28-year-old Democratic progressive Kurt Lockhart announced his bid for Travis County Clerk earlier this year. Lockhart is hoping to replace current clerk Dana DeBeauvoir who announced her retirement in November after 35 years of service.
According to his campaign website, Lockhart’s policy priorities include pro-voter ideas to shorten lines and wait times in Travis County. For context, the county clerk’s position consists of handling county data and managing elections.
The Signal spoke with Lockhart to learn more about his run for the position of Travis County Clerk, the policies he wants to implement, and his favorite voting memory.
Like most Democrats, Lockhart said he was disappointed at the Texas Republicans voter suppression bill that Gov. Greg Abbott signed into law. The bill was also signed into law after Texas Democrats broke quorum and headed to Washington D.C. to push congressional lawmakers in passing the John Lewis Voting Rights Act.
“It’s so disappointing that these new ideas, these innovations … you know things that we all agree on, we all want more people to vote, right,” Lockhart said. “These are now the subject of Republican outrage and their attempt to oppress voting is really sad.”
According to reports, provisions in Senate Bill 1 like a ban on drive-thru and 24-hour will specifically affect minorities, disabled, young, and older voters.
So Lockhart said a plan to open more voting locations in Travis County and expanding voting hours till 10:00 p.m. is just one way to help voters gain access to the ballot box — specifically heavily populated areas such as the University of Texas, where long wait lines have been consistent in recent elections.
“Obviously I was very disappointed when the bill was all passed, but there’s still more we can do that wasn’t banned,” Lockhart said. “The bill targeted so many groups, disability communities, older voters, people of color, young people, it’s terrible for a lot of reasons.”
In addition to working for Raise Your Hand Texas, Lockhart worked as a Travis County poll worker and registrar where he learned to appreciate the importance of the election process.
“I recommend everyone be a poll worker at some point in their life,” Lockhart said. “So I just learned a lot about how elections don’t just happen, they require careful planning and operations and training to make sure that when you walk up and you go to cast your ballot everything runs smoothly.”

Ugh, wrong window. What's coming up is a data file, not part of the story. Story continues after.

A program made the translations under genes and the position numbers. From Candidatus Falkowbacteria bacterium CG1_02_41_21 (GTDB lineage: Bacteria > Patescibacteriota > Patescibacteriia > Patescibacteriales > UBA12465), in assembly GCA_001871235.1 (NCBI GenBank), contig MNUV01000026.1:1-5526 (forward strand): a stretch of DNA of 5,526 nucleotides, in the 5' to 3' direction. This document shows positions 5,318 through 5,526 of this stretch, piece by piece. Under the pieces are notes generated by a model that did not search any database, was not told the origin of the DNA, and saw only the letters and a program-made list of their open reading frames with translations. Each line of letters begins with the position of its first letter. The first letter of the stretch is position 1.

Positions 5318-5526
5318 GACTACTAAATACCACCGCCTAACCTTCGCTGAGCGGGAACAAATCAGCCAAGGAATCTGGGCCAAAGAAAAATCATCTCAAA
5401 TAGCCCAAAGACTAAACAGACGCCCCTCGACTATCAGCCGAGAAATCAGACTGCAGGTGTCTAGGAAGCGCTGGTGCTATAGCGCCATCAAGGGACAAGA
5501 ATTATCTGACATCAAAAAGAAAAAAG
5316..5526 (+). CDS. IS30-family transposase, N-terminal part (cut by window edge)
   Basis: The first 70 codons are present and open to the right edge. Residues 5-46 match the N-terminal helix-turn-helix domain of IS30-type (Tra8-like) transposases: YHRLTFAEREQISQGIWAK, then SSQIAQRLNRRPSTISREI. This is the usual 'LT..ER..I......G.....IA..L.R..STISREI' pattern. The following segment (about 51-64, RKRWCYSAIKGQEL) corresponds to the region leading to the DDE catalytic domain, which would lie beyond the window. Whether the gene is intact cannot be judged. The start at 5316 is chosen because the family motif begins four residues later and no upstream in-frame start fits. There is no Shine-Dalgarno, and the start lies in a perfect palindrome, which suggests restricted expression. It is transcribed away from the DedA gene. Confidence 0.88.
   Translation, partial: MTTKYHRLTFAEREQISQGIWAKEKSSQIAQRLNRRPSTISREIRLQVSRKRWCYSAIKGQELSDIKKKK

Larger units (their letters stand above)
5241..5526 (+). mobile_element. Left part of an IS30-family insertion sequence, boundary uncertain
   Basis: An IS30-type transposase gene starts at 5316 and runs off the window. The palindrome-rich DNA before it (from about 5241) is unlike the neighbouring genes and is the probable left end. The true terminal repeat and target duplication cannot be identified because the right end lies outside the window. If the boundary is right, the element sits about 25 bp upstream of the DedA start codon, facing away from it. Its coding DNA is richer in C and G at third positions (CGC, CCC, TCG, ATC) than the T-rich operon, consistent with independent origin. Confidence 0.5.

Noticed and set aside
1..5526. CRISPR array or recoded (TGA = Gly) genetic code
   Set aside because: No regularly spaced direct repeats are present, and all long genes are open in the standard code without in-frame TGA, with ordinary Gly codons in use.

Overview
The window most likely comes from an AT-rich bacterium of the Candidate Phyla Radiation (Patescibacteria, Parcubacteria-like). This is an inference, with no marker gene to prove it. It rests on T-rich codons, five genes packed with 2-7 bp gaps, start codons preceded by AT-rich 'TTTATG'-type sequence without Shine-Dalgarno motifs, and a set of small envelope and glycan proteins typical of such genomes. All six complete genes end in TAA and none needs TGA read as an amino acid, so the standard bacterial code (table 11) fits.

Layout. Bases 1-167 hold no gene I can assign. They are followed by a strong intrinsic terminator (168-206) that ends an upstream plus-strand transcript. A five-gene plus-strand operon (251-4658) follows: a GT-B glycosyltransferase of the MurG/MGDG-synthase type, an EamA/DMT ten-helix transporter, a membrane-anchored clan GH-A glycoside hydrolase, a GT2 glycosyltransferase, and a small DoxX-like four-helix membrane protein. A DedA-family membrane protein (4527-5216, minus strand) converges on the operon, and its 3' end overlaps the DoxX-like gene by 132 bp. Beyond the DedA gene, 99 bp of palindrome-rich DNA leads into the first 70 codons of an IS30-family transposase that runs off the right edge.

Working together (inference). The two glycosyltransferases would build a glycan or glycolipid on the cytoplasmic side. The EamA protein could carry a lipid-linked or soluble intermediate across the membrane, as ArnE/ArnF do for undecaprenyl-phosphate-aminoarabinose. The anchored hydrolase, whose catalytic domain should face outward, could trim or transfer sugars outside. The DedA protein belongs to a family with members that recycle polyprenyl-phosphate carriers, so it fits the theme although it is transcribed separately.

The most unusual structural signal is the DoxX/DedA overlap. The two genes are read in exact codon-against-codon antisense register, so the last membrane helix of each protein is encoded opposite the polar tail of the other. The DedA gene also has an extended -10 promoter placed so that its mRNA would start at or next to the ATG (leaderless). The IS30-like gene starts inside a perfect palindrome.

So another policy Lockhart is prioritizing is raising the poll worker wage to $15 an hour. According to reports, both Harris and Bexar counties pay their poll workers $17 while Travis County only pays $10.
“A lot of people think poll work is volunteer work, but it’s actually a job,” Lockhart said. “So when I saw Travis was only paying $10 it didn’t seem right. I mean the level of effort and training that’s required to do this job.”
Lockhart said he is also running to change the current election system in the county, which has two separate offices to register voters and handles elections operations.
“That old system comes from Jim Crow where folks had to pay a poll tax before they registered to vote,” he said. “So we still have that relic from Jim Crow, that’s still here in Travis County … and that alone is a major reason for us to consider transitioning into the new system but also it’s just easier for voters.”
Lockhart said he is also running to develop a countywide elections app that would provide voters information about elections, voting ballots, and poll locations. Additionally, he hopes to expand the Student Election Clerk program to increase voter participation in high schoolers.
“There’s more we can do to make voting easier and I believe I have the experience from the private and nonprofit sector along with the passion that I served on the ground as a VDR and poll worker to be the next county clerk here in Travis,” he said.
The last day to file for office in Texas is Dec. 13, 2021, three months before election day set for March 1, 2022.